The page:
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posted by Arlene (Beth)6:56 AM

Sunday, June 22, 2008


Polenta with sun-dried tomatoes (recipe)

Sun-dried tomatoes have fabulous, intense, sweet flavor. Using both the sun-dried tomatoes and the olive oil they are packed in adds very intense tomato-goodness to polenta.


-five cups of water with 2 tablespoons of vegetable broth powder OR 5 cups of your favorite vegetable broth
-one cup of polenta (a coarse corn meal: you can buy polenta-specific corn meal, or ordinary meal, though the texture isn't the same)
-four ounces (114 grams) of olive-oil packed sun-dried tomatoes (minced or shredded) and accompanying olive oil.

Instructions: bring the water to a rolling boil. Pour in the polenta in a steady stream while whisking. When it returns to a boil, lower the heat to a simmer and whisk constantly and gently for about 10 minutes OR until you can leave patterns on the surface that persist (lumps that hold their shape).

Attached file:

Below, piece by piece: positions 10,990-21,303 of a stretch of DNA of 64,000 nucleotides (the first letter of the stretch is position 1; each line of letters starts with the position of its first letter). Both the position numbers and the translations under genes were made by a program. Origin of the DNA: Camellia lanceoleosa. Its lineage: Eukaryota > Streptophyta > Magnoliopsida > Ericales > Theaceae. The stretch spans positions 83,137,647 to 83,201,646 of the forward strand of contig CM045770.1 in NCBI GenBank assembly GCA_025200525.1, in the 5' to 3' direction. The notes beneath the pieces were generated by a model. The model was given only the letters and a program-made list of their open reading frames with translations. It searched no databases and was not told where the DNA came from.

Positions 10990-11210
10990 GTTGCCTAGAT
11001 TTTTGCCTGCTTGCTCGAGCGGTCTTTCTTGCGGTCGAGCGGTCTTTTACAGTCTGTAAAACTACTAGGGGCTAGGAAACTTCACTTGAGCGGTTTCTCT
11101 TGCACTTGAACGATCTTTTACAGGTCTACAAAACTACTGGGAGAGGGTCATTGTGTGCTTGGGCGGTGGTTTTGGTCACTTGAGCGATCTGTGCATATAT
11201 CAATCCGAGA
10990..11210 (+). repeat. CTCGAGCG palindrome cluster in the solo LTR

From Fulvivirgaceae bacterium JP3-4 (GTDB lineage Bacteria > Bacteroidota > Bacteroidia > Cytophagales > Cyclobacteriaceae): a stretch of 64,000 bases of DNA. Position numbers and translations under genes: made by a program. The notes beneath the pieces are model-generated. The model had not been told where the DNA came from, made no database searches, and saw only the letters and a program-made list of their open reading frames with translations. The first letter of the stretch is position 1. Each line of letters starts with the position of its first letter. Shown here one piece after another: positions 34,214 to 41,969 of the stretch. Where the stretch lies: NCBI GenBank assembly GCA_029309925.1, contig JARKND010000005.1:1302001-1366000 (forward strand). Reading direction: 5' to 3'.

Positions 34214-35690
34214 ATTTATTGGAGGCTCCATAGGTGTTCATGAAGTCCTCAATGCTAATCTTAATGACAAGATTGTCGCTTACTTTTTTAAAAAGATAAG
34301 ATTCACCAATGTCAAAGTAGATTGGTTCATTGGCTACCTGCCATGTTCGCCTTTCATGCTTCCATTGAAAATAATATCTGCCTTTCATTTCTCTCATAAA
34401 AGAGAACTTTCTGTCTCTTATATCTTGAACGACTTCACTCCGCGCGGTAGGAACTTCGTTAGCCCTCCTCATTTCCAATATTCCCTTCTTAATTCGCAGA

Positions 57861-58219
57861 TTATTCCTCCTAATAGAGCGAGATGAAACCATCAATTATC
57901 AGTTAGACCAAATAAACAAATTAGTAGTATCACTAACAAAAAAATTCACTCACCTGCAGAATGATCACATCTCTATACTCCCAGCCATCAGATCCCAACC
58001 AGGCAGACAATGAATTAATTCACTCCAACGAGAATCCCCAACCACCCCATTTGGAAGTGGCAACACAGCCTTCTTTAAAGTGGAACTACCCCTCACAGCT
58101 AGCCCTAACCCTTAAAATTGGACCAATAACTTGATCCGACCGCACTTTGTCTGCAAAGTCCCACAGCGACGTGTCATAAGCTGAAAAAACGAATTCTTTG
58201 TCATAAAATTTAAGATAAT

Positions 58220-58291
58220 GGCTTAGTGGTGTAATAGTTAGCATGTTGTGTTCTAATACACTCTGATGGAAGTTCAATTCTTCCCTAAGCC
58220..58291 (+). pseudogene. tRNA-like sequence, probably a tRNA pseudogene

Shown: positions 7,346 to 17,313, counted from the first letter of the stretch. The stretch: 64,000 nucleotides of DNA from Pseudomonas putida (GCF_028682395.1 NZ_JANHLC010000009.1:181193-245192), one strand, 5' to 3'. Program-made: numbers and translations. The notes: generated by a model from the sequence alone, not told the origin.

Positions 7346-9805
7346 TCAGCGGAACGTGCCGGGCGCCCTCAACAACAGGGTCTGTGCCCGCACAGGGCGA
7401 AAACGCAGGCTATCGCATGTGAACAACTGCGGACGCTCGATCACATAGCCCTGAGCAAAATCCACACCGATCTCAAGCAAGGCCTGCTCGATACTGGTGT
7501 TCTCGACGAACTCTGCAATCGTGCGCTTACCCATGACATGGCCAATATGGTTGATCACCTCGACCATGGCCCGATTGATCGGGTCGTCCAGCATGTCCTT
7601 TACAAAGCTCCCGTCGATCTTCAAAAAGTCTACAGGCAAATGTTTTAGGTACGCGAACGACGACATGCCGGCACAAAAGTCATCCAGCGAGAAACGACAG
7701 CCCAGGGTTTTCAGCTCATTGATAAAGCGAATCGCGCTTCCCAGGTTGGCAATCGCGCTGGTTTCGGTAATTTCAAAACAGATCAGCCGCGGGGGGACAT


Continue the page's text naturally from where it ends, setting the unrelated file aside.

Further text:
Remove the polenta from heat. Add the minced or shredded sun-dried tomatoes and their olive oil; whisk thoroughly. Pour the polenta into a pie pan, preferably one lined with baking parchment. (Use a spatula to get it all out of the pan, and be sure to wash the pan before the grains set: it can be tough once it dries on.)

Allow the polenta to set until solid, about 1 hour.

You can eat this many ways: I recommend heating it in the microwave either as it is or smothered in your favorite tomato sauce. You can also cover it in fresh diced tomatoes; fresh diced tomatoes with shredded basil and garlic; and/or your choice of cheeses, such as provolone. Black olives also work well on top of this. If you add a very wet sauce (with or without cheese and olives on top), you can bake the polenta in the oven for about 45 minutes at 450 degrees, and it will absorb some of the sauce's flavor.

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posted by Arlene (Beth)7:24 PM

Saturday, June 21, 2008


Tomato Love!

scene from the Ferry Plaza Farmer's Market, San Francisco, CaliforniaIt is relentlessly, oppressively hot in San Francisco today, but nothing could stand between me and a sack of heirloom tomatoes. The Ferry Building Marketplace Farmers' Market ( was a complete madhouse, but it was filled with heavenly summer foods. I managed to buy some of those foods and flee before the heat cooked me completely.